Reducing heat loss with window coverings
Transparent vinyl sheeting sealed to the inside of a window frame with clear polyethylene tape provides good insulation and light transmission at low cost. But installing and removing the sheets every season can be a chore; they must be replaced periodically, and you can’t open a sealed window. Cheaper polyethylene film, sold by the square foot or in storm-window kits, is less effective than vinyl and lasts only one season.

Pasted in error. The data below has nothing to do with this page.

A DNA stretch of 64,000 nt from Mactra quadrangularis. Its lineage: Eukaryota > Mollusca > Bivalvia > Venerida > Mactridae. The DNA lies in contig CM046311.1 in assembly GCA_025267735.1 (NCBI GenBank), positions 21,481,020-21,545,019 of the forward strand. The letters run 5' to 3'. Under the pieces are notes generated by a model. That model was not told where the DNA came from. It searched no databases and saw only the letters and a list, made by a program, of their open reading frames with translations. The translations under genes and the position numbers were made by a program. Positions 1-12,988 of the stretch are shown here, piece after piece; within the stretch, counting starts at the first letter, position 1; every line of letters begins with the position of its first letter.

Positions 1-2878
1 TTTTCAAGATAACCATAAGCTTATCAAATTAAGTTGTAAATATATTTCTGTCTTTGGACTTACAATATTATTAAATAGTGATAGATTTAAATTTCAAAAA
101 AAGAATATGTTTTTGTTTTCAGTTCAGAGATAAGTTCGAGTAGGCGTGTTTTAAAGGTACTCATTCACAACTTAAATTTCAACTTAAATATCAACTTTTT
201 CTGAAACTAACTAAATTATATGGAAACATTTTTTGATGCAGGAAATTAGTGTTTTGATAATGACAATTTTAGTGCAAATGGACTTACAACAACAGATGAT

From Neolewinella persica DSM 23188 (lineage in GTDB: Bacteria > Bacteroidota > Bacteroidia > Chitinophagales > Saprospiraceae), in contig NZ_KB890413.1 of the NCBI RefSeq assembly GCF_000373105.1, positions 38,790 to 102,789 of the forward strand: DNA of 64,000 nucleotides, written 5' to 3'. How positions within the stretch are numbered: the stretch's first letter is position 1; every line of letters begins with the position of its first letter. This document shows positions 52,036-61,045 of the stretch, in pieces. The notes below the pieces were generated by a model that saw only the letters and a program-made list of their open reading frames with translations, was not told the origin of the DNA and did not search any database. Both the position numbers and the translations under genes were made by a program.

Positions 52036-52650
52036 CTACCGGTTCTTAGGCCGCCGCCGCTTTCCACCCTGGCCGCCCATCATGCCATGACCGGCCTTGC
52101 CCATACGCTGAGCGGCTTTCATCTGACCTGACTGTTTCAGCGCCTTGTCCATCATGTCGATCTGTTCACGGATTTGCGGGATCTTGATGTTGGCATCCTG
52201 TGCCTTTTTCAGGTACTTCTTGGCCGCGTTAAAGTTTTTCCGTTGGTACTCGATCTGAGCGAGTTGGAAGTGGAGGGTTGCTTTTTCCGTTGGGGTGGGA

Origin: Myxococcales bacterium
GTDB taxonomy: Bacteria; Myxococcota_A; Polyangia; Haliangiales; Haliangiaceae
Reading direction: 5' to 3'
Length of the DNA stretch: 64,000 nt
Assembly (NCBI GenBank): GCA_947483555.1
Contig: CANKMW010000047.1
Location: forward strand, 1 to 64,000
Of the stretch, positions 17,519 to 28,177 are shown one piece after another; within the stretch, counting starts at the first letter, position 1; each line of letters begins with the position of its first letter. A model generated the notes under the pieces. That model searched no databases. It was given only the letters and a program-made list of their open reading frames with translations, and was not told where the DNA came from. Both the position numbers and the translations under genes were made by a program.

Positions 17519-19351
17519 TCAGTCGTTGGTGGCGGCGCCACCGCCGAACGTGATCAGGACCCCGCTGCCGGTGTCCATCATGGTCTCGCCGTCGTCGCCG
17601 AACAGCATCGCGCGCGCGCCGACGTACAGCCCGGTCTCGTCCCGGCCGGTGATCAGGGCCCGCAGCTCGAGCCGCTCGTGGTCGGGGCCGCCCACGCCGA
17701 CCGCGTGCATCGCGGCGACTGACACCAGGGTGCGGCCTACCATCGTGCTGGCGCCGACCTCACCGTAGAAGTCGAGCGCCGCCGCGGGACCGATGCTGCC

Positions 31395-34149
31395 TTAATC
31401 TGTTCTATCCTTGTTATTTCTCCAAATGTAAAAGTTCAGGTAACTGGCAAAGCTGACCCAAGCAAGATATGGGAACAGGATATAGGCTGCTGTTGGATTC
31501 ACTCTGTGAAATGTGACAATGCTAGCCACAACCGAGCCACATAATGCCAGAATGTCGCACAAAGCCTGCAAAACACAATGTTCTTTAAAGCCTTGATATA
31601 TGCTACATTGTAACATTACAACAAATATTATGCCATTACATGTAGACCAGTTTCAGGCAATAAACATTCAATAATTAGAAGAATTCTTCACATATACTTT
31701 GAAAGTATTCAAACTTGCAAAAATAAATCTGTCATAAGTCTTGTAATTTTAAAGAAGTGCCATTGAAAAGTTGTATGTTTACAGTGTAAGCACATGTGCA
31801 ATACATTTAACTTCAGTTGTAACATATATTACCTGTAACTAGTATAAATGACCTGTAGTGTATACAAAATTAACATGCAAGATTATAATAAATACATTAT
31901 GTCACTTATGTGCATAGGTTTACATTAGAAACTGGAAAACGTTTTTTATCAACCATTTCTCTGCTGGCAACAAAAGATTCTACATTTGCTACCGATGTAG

Pop-in shutters made of foam insulation board overlaid with fireproofed fiberboard are inexpensive and easy to make. Cut to fit tightly inside a window frame, shutters insulate better than plastic and, covered with fabric, are more attractive. Daytime storage. however, can be a problem. Hinged shutters solve the problem by folding back against the wall.
Insulated roll-up shades are available ready made or as kits. Running in tracks mounted on the window frame, shades are nearly as effective as foam panels, but can be expensive.
To prevent heat loss, close shades or install shutters before sunset. To avoid cracking window panes on very cold mornings, remove the insulation before turning on the heat.